pgsql-4961

Version:

8.4.0

Bug Link:

http://postgresql.1045698.n5.nabble.com/BUG-4961-pg-standby-exe-crashes-with-no-args-td2131822.html

Patch Link:

http://archives.postgresql.org/pgsql-committers/2009-11/msg00019.php

Symptom:

pg_standby.exe will crash when running with no arguments(to be precise, it only works when running with --help or --version, in all other cases, it crash!) in windows environment.

How it is diagnosed:

Reproduced!

How to reproduce:

Note1: The binary version of 8.4 seems to be missing. Need to compile it by yourself on windows.

How to build from source on windows:

http://www.postgresql.org/docs/8.4/interactive/install-win32-full.html

Note2: The manual above uses Visual Studio 2005. If you are using Visual Studio 2008,

there’s something to change:

a. in src/tools/msvc:

    replace 8.00 in Project.pm with 9.00

b. in src/include/port:

    replace 0x0500 in win32.h with 0x0501

c. in contrib/fuzzystrmatch/dmetaphone.c:

    replace ‘? in line 464 with ‘\xc7’

    replace ‘? in line 1040 with ‘\xd1’

Note3: make sure to remove unnecessary options in src/tools/msvc/config.pl

and install bison and flex to a path with no spaces(c:\gnuwin32 for instance, but         

not c:\program files\...)

Root Cause:

Brief:

The signals used to trigger fail-over don’t exist in Windows.

 

Detail:

There's no way to trigger fail-over via signal on Windows,

because Windows doesn't do signal processing like other platforms do.  So even pg_standby tries to use a signal to do the job,  it never really worked(nor is it harmful in previous version).  but recent changes to the signal handling made it crash. “

So the patch is to simply disable the signal triggering thing in windows.

contrib/pg_standby/pg_standby.c

...

/*------------ MAIN ----------------------------------------*/

int

main(int argc, char **argv)

{

        int                        c;

        progname = get_progname(argv[0]);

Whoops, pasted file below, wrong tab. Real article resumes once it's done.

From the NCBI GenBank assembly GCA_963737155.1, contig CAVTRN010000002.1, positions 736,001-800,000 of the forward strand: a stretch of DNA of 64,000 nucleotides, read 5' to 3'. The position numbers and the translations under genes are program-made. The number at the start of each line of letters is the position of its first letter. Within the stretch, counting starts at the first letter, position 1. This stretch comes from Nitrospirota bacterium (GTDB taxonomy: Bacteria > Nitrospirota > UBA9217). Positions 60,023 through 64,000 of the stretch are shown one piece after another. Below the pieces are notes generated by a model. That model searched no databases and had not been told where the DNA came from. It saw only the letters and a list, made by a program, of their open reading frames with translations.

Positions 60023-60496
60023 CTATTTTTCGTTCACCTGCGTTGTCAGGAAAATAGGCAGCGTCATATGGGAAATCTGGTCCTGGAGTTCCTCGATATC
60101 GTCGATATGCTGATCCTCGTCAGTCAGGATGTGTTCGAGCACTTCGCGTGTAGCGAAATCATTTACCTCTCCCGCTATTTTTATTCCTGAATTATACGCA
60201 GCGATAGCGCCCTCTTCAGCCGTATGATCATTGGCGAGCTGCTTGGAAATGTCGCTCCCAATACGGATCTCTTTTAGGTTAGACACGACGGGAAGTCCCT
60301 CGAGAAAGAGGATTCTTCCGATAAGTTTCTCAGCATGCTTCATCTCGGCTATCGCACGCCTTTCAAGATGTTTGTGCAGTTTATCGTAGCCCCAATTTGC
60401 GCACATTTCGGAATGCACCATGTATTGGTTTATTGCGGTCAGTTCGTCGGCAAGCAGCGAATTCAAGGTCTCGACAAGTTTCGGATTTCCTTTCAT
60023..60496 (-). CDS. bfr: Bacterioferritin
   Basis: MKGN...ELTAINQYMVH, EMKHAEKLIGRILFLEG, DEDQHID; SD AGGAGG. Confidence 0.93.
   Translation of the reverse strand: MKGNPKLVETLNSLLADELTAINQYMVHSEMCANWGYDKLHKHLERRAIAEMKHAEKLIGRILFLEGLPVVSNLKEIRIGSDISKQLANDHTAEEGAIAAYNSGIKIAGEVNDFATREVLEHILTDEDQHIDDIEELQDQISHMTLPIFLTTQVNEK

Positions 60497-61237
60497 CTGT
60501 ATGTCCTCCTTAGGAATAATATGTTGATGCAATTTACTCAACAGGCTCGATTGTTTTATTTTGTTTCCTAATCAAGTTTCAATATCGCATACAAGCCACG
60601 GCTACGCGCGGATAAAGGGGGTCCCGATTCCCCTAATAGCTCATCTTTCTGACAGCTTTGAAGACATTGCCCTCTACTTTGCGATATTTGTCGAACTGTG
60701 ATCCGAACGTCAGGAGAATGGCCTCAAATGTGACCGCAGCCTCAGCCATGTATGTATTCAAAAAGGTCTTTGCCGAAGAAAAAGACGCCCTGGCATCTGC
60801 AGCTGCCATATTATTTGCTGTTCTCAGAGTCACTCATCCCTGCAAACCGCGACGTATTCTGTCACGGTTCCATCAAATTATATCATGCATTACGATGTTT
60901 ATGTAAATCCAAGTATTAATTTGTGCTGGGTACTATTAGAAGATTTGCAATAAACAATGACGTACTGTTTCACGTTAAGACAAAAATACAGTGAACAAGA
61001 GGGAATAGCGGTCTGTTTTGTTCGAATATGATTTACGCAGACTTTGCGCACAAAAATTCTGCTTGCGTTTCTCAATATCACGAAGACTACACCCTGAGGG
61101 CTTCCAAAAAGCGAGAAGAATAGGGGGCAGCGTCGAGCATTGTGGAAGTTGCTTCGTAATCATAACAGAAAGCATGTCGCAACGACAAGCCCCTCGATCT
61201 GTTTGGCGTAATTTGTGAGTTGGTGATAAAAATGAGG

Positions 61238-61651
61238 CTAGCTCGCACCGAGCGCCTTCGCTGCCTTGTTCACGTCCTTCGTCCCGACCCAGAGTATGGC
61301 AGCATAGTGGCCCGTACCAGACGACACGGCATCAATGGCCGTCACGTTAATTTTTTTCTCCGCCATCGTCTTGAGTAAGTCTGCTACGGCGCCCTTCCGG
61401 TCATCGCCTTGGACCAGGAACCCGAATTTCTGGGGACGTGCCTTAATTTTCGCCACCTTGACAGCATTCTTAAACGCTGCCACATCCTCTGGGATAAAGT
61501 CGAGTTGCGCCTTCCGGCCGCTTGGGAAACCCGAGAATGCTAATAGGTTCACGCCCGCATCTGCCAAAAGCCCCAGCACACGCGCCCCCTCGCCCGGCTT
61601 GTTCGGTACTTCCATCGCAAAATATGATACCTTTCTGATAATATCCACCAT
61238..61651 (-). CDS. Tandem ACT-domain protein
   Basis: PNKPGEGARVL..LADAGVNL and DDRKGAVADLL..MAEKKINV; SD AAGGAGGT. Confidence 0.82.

if (argc > 1)

        {

        /**it’s why pg_standby only works with --help and --version on windows! **/

           /**since it’s pre-handled**/

                if (strcmp(argv[1], "--help") == 0 || strcmp(argv[1], "-?") == 0)

                {

                        usage();

                        exit(0);

                }

                if (strcmp(argv[1], "--version") == 0 || strcmp(argv[1], "-V") == 0)

                {

                        puts("pg_standby (PostgreSQL) " PG_VERSION);

                        exit(0);

                }

        }

//If we add the following red macro, it won’t crash anymore!

//yeah, but it loses its support for windows as well:(

+ #ifndef WIN32

        /*

         * You can send SIGUSR1 to trigger failover.

         *

         * Postmaster uses SIGQUIT to request immediate shutdown. The default

         * action is to core dump, but we don't want that, so trap it and commit

         * suicide without core dump.

         *

         * We used to use SIGINT and SIGQUIT to trigger failover, but that turned

         * out to be a bad idea because postmaster uses SIGQUIT to request

         * immediate shutdown. We still trap SIGINT, but that may change in a

         * future release.

         *

         * There's no way to trigger failover via signal on Windows.

         */

             /**The following signals don’t exist on windows, that’s why it crash!**/

            /**Fix: SIGUSR1 is the actual crime!SIGQUIT and SIGINT are innocent!

                See the demo code below for verification.**/

   

        (void) signal(SIGUSR1, sighandler);

        (void) signal(SIGINT, sighandler);        /* deprecated, use SIGUSR1 */

        (void) signal(SIGQUIT, sigquit_handler);

+#endif

        while ((c = getopt(argc, argv, "cdk:lr:s:t:w:")) != -1)

        {

                switch (c)

                {

}

        }

        …

}

The following code is extracted from pg_standby for deciding who among the three signals is/are the evil guy(s).

#include<signal.h>

/* Some extra signals */

#define SIGHUP                                1

#define SIGQUIT                                3

#ifndef __BORLANDC__

#define SIGUSR1                                30

#define SIGUSR2                                31

#endif

static volatile sig_atomic_t signaled = false;

static void sighandler(int sig)

{

        signaled = true;

}

static void sigquit_handler(int sig)

{

}

int main()  

{  

        /**use controlled  variable method to comment or un-comment the following**/

        //(void) signal(SIGINT, sighandler);

        (void) signal(SIGUSR1, sighandler);

        //(void) signal(SIGQUIT, sigquit_handler);

        return 0;

}

Only leaving SIGUSR1, build it with release configuration, and you’ll get a fresh crash!

If we build it with debug configuration, we can see it’s actually an assertion failure(the signal number doesn’t exist on windows):

Is there any log message?:

No. The reported log message is not generated in  pg_standby.exe

Can we anticipate error?

The failure happens in the library, but there’s no return code thing for us to check, so I guess it’s hard to anticipate.

But since, it’s decides SIGINT is deprecated and turns to more standardized or new SIGUSR1. We can log before use it.